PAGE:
ABOUT THE AUTHOR:
Before there was cabdriver-writer Dmitry Samarov, there was cabdriver-writer Jack Clark.
Clark started writing for the Reader in 1975 and "served a brief stint on the staff, during which he developed an aversion to deadlines,"Deanna Isaacs wrote in "A Cabbie's Tale" in the Reader in July 2010.
From the driver’s seat of his cab, Eddie negotiates a city splintered by race and class and rapidly losing its economic underpinnings. Nobody’s Angel has the wry humour and engaging characters typical of the best of the hard-boiled genre, but Clark’s portrait of Chicago in the 1990s, with its vanishing factories and jobs, its lethal public housing projects, its teenage hookers climbing into vans on North Avenue, is what gives it legs. Sure there are a couple murderers on the loose, but the larger violence is coming from systemic forces wreaking havoc in a place that, maybe, used to be better.
I have read only a couple of the Hard Case Crime novels now and "Nobody's Angel" exemplifies why. To be upfront and honest - this book is not the most intricately plotted or action packed, where it wins is in the details.It is definitely not a fast paced thriller, either. Clark's writing style and attention to detail bring the city at night alive with danger. The same strengths bring every character and situation in the book to life with realistic portrayals, sharp dialog and steady pacing. This story is about more than a few murders, it's about all of the dirty, evil things that take place after the sun sets. It's noir at it's finest.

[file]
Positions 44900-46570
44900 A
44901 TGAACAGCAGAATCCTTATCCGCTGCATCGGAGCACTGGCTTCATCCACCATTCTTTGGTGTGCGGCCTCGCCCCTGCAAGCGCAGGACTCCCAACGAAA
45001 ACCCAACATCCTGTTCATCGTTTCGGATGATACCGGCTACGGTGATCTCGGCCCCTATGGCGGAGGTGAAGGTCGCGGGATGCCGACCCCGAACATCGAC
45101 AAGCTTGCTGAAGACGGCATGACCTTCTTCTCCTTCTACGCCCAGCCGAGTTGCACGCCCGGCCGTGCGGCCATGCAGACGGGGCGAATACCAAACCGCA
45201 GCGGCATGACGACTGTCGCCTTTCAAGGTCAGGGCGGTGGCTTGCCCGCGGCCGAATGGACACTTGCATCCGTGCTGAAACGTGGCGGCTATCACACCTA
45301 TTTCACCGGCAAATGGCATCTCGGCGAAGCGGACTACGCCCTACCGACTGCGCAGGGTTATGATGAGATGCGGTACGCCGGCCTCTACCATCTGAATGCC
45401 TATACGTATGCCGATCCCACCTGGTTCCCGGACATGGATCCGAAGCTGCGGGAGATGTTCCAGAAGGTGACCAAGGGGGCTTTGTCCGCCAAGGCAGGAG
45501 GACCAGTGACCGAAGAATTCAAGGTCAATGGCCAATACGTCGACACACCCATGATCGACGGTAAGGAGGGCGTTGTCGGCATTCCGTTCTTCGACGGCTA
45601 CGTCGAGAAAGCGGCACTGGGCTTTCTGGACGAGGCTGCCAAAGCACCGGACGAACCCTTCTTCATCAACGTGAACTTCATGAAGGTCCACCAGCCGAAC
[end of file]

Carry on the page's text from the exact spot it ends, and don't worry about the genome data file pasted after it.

It was written in the 1990s by a Chicago cab driver, Jack Clark, who, instead of finding a publisher for it, had 500 copies of the little book printed himself and sold them to his passengers for $5 apiece. As a kid of the 90s, I can fully appreciate the importance of this book. As it draws one of the most vivid pictures of life in Chicago and in every other city during the 90s as matter of fact.Good crime fiction can hold a mirror up to society, and that’s what Clark is doing here. This is not so much an amateur sleuth novel as it is a chronicle of a modern American city. Imagine how many stories cab drivers can say about our decade?!
If you liked Ryan Gosling's turn in Drive, you will likely also enjoy Nobody's Angel, which features approximately as much time spent lovingly detailing the circuits the protagonist makes around a major metropolitan area at night (Chicago here, rather than L.A.), just as little plot as that film, and a similar sudden splash of violence like a handful of spice tossed into a bowl of oatmeal. Angel does edge out Drive in terms of number of words spoken by the protagonist, but I'm pretty sure that's only because as a cabby you have to speak to your fares at least enough to tell them what they owe.